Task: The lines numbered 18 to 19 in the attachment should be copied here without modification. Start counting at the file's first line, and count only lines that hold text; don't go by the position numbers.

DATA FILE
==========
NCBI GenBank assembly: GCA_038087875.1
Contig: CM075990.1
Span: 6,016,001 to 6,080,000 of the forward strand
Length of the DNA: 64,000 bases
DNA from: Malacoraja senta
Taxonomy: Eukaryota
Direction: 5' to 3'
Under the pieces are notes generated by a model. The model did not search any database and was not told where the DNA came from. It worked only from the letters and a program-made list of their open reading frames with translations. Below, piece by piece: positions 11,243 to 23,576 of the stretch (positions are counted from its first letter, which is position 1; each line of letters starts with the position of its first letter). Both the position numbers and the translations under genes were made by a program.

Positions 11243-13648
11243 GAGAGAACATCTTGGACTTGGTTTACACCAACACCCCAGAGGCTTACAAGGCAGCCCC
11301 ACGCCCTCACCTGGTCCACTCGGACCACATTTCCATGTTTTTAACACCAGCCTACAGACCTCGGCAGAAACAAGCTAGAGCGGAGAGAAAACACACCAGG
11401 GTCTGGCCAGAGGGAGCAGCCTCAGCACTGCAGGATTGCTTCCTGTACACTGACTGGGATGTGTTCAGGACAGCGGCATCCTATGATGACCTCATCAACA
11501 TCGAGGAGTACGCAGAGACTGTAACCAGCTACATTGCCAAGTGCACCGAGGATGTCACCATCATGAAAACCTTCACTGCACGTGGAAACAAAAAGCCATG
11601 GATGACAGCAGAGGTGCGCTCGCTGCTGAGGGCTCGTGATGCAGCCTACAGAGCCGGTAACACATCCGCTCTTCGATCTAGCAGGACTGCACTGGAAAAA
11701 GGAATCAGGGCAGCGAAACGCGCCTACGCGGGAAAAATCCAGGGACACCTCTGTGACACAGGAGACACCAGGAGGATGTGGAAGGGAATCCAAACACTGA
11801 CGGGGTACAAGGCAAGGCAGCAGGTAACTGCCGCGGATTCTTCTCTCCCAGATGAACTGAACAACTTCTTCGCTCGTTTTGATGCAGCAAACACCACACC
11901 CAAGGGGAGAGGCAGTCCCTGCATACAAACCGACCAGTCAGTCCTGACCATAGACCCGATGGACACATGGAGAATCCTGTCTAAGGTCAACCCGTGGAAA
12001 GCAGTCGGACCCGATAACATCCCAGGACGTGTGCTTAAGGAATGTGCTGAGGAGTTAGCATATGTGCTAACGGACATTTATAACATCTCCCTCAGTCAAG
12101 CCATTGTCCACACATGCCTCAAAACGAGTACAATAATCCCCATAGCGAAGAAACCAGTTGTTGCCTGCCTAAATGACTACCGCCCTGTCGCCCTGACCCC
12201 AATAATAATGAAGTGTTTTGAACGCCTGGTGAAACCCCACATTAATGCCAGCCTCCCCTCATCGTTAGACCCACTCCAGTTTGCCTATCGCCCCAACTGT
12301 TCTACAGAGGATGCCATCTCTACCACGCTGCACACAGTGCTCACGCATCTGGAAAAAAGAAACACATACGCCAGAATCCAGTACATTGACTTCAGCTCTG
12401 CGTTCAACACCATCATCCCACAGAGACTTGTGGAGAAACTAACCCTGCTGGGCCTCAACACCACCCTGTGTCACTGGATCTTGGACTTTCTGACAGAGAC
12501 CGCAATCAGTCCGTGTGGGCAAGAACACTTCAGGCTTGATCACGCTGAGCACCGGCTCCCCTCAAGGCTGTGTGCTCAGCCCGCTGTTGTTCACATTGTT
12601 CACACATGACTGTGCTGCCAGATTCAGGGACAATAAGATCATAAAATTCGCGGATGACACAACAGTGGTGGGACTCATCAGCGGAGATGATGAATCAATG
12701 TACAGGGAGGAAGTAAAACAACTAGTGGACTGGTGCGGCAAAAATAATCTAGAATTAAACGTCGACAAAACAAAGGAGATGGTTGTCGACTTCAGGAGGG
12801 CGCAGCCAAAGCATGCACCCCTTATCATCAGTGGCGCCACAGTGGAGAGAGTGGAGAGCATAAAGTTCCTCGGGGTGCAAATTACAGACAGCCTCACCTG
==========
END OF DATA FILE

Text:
12001 GCAGTCGGACCCGATAACATCCCAGGACGTGTGCTTAAGGAATGTGCTGAGGAGTTAGCATATGTGCTAACGGACATTTATAACATCTCCCTCAGTCAAG
12101 CCATTGTCCACACATGCCTCAAAACGAGTACAATAATCCCCATAGCGAAGAAACCAGTTGTTGCCTGCCTAAATGACTACCGCCCTGTCGCCCTGACCCC